by Hiroyuki Tanaka
The Japanese architect, Hiroyuki Tanaka, searched for inspiration in the ancient temples to design the structure of his Temple Table. Mr. Tanaka explained that Japanese traditional temples and shrines have many types of architectural vocabulary that have been updated for many years. Therefore, he wanted to respectfully and genuinely carry on this heritage for furniture. (mais…)
by John Doe
The congregation of the “Religieuses de l’Assomption” was founded by Anne-Eugénie Milleret de Brou, in Paris, in 1839. The Chapelle de l’Assomption – already intended as an architectural gesture in 1959 by Noël Le Maresquier, a disciple of Le Corbusier – has quickly become impractical following the canonization, in 2007, of Saint Marie-Eugénie de Jésus, as it provoked an immediate flood of visitors requiring efficient organisation.
Grégory Lacoua and Jean Sébastien Lagrange of French design studio, John Doe, designed a whole range of liturgical furniture pieces for the renovation of this Parisian chapel: pews, “prie-dieu”, altar, font, tabernacle and lectern. The duo worked in partnership with the compatriot team of architects, 3Box, which was in charge of the chapel’s lay-out by rethinking the reception and the circulation of the pilgrims. (mais…)
Wiktor Sadowski’s Illustrations
A fine representative of the great Polish poster tradition, Wiktor Sadowski, was born in Olendry, in 1956. Twenty five years later, in 1981, he graduated at the Warsaw Academy of Fine Arts and obtained his diploma under the supervision of professor Henryk Tomaszewski. Specialised in poster, painting and book illustration, Sadowski’s work clearly manifests his tremendous artistry and skill. (mais…)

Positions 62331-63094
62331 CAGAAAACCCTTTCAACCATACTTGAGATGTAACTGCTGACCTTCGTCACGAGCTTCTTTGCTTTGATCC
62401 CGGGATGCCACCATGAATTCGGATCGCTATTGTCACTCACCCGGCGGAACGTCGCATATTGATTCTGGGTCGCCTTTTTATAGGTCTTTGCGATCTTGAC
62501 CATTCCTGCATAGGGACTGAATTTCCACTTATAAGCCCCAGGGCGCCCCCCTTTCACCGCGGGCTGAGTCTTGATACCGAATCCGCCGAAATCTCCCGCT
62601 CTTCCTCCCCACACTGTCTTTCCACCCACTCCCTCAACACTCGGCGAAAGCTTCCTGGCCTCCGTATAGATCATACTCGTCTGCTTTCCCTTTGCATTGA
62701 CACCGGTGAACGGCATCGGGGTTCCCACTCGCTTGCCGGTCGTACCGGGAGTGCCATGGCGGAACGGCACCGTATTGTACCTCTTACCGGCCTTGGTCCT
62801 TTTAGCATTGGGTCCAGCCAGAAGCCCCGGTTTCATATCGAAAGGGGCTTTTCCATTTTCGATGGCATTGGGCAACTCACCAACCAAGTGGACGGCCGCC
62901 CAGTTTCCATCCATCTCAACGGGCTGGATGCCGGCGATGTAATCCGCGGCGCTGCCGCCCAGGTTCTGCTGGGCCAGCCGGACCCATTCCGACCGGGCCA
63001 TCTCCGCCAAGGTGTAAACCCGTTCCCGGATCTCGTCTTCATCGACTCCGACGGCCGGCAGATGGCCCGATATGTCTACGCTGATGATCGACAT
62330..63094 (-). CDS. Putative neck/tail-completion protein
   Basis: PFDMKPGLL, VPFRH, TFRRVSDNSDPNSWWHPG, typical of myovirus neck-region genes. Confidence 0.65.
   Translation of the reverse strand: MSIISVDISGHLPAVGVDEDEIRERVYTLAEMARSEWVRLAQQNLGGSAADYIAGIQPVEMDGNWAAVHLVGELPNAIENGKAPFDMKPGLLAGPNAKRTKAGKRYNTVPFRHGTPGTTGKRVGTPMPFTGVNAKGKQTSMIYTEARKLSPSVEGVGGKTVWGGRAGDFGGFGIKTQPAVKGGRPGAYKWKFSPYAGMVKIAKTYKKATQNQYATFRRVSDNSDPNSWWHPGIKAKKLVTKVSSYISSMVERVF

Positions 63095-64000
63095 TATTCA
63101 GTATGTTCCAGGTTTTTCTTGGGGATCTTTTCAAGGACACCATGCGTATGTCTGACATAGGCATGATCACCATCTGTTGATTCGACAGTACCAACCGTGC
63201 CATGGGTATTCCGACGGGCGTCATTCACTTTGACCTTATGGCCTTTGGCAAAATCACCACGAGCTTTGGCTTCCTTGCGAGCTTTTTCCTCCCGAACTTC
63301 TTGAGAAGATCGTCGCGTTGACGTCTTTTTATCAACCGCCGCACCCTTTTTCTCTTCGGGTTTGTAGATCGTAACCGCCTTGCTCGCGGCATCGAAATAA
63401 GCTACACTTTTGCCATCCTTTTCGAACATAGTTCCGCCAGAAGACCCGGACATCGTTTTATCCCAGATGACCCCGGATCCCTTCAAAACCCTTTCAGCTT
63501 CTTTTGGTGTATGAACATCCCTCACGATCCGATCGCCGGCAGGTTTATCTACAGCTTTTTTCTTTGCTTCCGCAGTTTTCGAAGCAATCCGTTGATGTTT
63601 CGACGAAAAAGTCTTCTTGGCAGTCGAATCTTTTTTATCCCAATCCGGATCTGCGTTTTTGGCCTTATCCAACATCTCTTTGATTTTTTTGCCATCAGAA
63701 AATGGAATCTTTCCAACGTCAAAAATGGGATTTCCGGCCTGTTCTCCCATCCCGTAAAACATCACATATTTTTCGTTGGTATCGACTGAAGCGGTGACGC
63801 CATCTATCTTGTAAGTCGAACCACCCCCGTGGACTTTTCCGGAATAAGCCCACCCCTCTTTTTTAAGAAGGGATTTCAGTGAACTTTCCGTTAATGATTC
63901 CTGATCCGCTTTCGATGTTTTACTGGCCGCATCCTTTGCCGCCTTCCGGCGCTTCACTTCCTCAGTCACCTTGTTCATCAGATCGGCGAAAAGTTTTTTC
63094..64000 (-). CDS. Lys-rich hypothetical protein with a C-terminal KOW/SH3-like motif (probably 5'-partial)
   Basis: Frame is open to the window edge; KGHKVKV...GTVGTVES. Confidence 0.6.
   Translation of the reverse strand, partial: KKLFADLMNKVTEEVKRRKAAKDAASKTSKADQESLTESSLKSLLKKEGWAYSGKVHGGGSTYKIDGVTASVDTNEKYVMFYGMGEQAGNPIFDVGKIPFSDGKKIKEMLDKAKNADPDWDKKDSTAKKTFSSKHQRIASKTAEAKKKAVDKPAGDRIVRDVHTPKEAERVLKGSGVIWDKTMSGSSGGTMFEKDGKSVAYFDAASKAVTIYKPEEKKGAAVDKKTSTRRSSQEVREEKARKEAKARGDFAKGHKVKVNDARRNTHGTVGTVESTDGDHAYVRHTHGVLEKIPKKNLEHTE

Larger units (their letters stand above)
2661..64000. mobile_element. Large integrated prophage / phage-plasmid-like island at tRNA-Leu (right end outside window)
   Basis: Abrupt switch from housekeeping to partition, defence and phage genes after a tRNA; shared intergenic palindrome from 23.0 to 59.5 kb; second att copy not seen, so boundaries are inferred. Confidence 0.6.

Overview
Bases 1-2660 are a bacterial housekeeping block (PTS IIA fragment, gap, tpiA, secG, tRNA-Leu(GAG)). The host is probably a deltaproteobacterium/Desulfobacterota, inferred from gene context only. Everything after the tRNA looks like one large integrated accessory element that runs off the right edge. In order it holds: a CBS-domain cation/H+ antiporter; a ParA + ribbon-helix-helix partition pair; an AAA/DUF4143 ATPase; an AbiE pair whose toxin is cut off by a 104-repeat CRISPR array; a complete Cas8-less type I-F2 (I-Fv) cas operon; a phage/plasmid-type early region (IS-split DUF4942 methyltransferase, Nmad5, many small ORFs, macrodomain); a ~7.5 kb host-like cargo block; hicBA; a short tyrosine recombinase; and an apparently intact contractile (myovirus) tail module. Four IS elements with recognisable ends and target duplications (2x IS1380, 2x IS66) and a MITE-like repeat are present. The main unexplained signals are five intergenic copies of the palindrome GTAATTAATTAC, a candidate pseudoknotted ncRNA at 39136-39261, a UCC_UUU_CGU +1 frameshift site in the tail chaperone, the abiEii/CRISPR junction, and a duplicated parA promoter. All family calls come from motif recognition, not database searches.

Architecture project by Carlos Ruivo & Leticia Ruivo
This charming 1.000 square meter house, all surrounded by nature, is located in Campos do Jordão – mountainous city in the state of São Paulo, Brazil. The construction was built in a 2.300 square meter site and it’s owned by the family of the architects in charge of the project, Carlos Ruivo and Leticia Ruivo – father and daughter respectively.
The ample façade stylishly welcomes the visitors and all doors and windows are made from Cumaru wood. According to Ms. Ruivo, the clay tiles were carefully chosen and mixed to create a traditional atmosphere. Originally, the whole exterior was supposed to be painted in white and the doors and windows in lavander. However, as soon as the façade was concluded, the entire family agreed about not painting it since the apparent bricks produced a lovely effect. (mais…)
Chambord Liqueur Redesign
Inspired by a raspberry liqueur produced in the Loire Valley of France during the late 17th century, Chambord Liqueur is world-renowned and, according to Michel Gayraud, “possesses a rich heritage of being made from the finest fruits and is created through a classic process that is parallel in quality to the finest French cuisine and wine”. The liqueur – made from raspberries, blackberries, Madagascar vanilla, Moroccan citrus peel, honey and cognac – was said to have been introduced to King Louis XIV during one of his visits to the Château de Chambord, in 1685. (mais…)
The covers of The Masses, 1911-1917
Published monthly in the United States from 1911 until 1917 – when Federal prosecutors brought charges against its editors for conspiring to obstruct conscription during World War I – The Masses was a graphically innovative magazine of socialist politics, which was idealized among a circle of young activists and intellectuals in Greenwich Village – a largely residential neighborhood on the west side of Lower Manhattan in New York City, that was known in the late 19th to mid 20th centuries as the bohemian capital (mais…)